Posted at 8:00 AM ET Jan 15, 2021 |
A magnitude 6.2 earthquake jolted Indonesia on January 15, killing at least 34 people. Thousands of residents fled their homes to higher ground.
Mamuju, Indonesia – A powerful, shallow earthquake jolted the Indonesian island of Sulawesi shortly after midnight Friday, collapsing homes and buildings, causing landslides and killing at least 34 people.
More than 600 people were injured during the 6.2-magnitude earthquake, and people were driven from their homes in the dark. Authorities are still gathering information on the full scale of casualties and damage in the affected areas.
There were reports of many people falling under the rubble of collapsed homes and buildings.
In a video clip released by the National Disaster Mitigation Agency, a girl stuck in the rubble of a house screamed for help and said she heard the voices of other family members trapped as well. “Please help me, it’s painful,” the girl told rescuers, who responded that they desperately wanted to help her.
Rescuers said an excavator was needed to rescue the girl and others trapped in collapsed buildings. Other photos showed a severed bridge and destroyed and destroyed homes. TV stations reported that the earthquake destroyed part of the hospital and patients were taken to an emergency tent outside.
Another video showed a father crying and calling for help to rescue his children, buried under their collapsed home. He shouted, “They are trapped inside, please help.”
Thousands of displaced people have been evacuated to makeshift shelters.
The US Geological Survey said the quake was centered 22 miles south of Mamuju, West Sulawesi Province, at a depth of 11 miles.
The Indonesian disaster agency said that the death toll rose to 34, while rescuers in Mamuju recovered 26 bodies trapped under the rubble of collapsed homes and buildings.
In a statement, the agency said that eight were killed and 637 others were injured in the Mageni area, adjacent to Mamuju.
It added that at least 300 homes and health clinics had been damaged and about 15,000 people were staying in temporary shelters in the area. Electricity and phones were cut off in many areas.
Muhammad Idris, West Sulawesi Administration Secretary, told TVOne that the governor’s office building was among the buildings that collapsed in Mamuju, the provincial capital, and many people are still trapped.
Rescuer Cedar Rahmanjaya said the lack of heavy equipment is hampering the removal of rubble from collapsed homes and buildings. He said his team was working to rescue 20 people trapped in eight buildings, including the governor’s office, a hospital and hotels.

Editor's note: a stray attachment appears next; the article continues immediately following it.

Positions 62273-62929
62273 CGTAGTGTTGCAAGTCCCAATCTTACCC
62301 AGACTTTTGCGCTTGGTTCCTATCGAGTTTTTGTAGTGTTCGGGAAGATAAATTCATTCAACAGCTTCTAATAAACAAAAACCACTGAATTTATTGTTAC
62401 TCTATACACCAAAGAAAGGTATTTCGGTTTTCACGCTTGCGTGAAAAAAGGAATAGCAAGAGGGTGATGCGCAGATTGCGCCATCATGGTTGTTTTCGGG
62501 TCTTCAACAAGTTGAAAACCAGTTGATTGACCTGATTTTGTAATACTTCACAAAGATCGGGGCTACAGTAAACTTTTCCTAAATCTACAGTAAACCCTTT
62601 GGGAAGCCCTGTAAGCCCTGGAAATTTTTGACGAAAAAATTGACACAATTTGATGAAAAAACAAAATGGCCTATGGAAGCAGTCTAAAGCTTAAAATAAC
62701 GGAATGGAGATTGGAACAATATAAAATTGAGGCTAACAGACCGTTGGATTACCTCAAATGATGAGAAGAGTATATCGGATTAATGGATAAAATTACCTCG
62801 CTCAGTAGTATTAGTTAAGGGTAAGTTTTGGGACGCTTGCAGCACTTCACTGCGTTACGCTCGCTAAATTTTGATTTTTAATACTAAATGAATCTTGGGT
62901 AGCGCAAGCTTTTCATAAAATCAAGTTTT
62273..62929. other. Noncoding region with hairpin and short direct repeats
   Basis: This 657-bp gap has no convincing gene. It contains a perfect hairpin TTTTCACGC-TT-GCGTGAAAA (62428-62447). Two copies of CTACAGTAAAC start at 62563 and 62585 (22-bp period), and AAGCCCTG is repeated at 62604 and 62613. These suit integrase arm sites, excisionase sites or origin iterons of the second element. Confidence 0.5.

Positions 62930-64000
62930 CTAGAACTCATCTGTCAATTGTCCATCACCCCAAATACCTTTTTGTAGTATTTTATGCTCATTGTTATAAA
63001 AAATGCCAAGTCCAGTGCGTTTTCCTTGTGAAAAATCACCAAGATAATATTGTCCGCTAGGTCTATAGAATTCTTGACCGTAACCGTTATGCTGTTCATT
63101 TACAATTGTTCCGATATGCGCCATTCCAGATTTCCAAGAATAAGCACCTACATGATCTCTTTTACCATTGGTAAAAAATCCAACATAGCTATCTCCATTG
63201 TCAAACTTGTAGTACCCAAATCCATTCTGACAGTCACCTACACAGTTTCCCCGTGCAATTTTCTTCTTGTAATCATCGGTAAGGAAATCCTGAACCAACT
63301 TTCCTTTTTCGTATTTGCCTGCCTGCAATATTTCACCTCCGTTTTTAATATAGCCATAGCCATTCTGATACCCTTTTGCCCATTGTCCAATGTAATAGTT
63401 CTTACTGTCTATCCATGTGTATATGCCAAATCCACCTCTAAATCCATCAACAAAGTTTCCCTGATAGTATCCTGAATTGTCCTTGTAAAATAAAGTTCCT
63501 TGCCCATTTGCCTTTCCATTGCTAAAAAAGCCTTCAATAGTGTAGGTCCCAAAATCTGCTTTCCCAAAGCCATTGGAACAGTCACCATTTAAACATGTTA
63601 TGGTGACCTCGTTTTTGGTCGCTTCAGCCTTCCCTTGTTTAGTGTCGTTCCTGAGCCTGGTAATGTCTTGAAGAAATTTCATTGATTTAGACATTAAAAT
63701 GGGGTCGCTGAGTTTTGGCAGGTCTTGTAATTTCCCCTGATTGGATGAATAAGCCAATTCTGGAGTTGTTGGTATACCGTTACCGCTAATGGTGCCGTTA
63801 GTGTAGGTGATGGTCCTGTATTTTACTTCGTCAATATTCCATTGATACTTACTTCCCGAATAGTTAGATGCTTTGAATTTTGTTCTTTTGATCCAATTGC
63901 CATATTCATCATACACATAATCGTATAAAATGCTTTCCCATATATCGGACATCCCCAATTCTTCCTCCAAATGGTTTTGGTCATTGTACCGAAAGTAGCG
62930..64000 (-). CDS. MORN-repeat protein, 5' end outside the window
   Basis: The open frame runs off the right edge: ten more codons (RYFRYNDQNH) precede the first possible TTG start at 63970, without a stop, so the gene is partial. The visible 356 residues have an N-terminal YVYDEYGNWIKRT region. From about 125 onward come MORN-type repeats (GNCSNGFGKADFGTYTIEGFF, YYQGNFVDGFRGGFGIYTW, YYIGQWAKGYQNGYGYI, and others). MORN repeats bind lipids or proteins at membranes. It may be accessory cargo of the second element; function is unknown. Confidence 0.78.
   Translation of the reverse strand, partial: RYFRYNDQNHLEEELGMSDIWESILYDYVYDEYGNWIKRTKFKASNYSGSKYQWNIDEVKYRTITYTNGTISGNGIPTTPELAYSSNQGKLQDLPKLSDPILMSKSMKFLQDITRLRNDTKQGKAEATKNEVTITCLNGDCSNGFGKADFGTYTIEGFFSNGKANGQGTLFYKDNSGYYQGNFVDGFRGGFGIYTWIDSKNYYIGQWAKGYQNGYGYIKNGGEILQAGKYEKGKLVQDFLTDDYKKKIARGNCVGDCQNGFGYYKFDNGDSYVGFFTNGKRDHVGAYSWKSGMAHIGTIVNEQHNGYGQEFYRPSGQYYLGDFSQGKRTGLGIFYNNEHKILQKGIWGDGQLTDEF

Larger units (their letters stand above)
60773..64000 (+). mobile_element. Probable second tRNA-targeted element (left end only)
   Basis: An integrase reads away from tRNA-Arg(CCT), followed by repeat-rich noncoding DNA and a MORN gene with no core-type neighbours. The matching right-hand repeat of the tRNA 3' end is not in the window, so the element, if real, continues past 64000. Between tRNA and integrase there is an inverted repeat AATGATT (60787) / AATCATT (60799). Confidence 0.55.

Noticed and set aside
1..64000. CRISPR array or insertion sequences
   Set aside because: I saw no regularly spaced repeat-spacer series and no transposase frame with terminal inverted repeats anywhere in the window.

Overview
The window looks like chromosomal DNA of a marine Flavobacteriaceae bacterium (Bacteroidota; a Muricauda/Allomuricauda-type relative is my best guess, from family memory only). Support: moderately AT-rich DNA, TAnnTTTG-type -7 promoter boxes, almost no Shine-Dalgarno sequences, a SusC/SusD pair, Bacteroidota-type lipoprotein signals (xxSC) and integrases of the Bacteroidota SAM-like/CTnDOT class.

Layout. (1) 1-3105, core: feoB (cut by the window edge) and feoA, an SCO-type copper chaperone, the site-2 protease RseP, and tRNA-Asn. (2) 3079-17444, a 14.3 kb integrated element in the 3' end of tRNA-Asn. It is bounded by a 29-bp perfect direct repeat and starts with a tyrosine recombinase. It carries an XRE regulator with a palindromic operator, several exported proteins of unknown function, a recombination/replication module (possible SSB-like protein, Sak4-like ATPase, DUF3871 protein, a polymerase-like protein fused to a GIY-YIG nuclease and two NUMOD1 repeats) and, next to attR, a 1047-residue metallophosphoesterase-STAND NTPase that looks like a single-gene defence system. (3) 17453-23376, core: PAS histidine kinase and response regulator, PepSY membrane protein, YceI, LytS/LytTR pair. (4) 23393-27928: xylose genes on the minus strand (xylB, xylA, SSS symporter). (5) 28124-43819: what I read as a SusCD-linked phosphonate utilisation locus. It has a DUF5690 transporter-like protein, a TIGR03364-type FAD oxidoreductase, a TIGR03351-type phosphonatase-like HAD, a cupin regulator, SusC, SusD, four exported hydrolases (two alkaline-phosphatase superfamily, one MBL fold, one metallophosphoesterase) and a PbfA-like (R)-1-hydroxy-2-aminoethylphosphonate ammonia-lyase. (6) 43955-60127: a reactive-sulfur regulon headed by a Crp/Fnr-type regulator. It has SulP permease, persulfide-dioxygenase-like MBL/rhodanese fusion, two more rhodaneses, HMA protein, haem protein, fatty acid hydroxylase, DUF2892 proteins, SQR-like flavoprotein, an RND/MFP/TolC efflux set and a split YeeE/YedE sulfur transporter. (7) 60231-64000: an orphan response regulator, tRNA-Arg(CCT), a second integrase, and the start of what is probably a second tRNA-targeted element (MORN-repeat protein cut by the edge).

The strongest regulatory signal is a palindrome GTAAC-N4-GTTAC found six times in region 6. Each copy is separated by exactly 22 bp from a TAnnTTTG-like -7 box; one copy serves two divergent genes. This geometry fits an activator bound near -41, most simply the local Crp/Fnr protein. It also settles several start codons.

“We are racing against time to save them,” said Rahmanjaya.
Relatives sobbed as they watched rescuers pull the body of a loved one out of a damaged house in the stricken Mamuju. And she was placed in an orange bag and taken for burial.
“Oh my God, why do we have to go through this?” Rina, who used one name, cried. “I cannot save my dear sister … Forgive me, sister, forgive us, O God!”
President Joko Widodo said in a televised address that he had ordered his social minister and the leaders of the army, police and disaster agency to implement emergency response measures and search and rescue operations as quickly as possible.
“On behalf of the Indonesian government and people, I would like to express my heartfelt condolences to the families of the victims,” said Widodo.
National Search and Rescue Agency chief Pagus Puruhito said rescuers from Palu, Makassar, Balikpapan and Jakarta are being deployed to help Mamuju and Majin.
Two ships heading to the affected areas of Makassar and Balikpapan were carrying rescue personnel and search and rescue equipment, while a Hercules plane carrying supplies was en route from Jakarta.
Puruhito is already leading more than 4,100 rescuers in a separate massive search for the victims of the Sriwijaya Air plane crash in the Java Sea last Saturday.
Serageldin, head of the region’s disaster agency, said that among the dead in Mageni, three people were killed when the earthquake ripped through their homes as they slept.
Serageldin, who uses one name, said that although the inland earthquake did not have the potential to cause a tsunami, people along the coastal areas ran to higher ground in fear of it.
The landslides occurred in three locations, and blocked a main road linking Mamuju with Majin, said Raditya Jati, a spokesman for the disaster agency.
On Thursday, a 5.9 magnitude earthquake struck the same area, and caused damage to many homes, but it did not seem to cause any casualties.
Indonesia’s Meteorology, Climatology and Geophysics Agency, known by its Indonesian acronym BMKG, has warned of the dangers of aftershocks and the possibility of a tsunami. Its president urged people in coastal areas to move to higher ground as a precaution.
Indonesia, a vast archipelago of 260 million people, is frequently hit by earthquakes, volcanic eruptions and tsunamis because of its location on the “Ring of Fire”, an arc of volcanoes and fault lines in the Pacific basin.
In 2018, a 7.5 magnitude earthquake in Palu, Sulawesi Island, triggered a tsunami and caused the soil to collapse in a phenomenon called liquefaction. More than 4,000 people died, and many of the victims were buried when whole lives were swallowed up in the fallen ground.
A powerful earthquake in the Indian Ocean and a tsunami in 2004 killed 230,000 people in more than ten countries, most of them in Indonesia.
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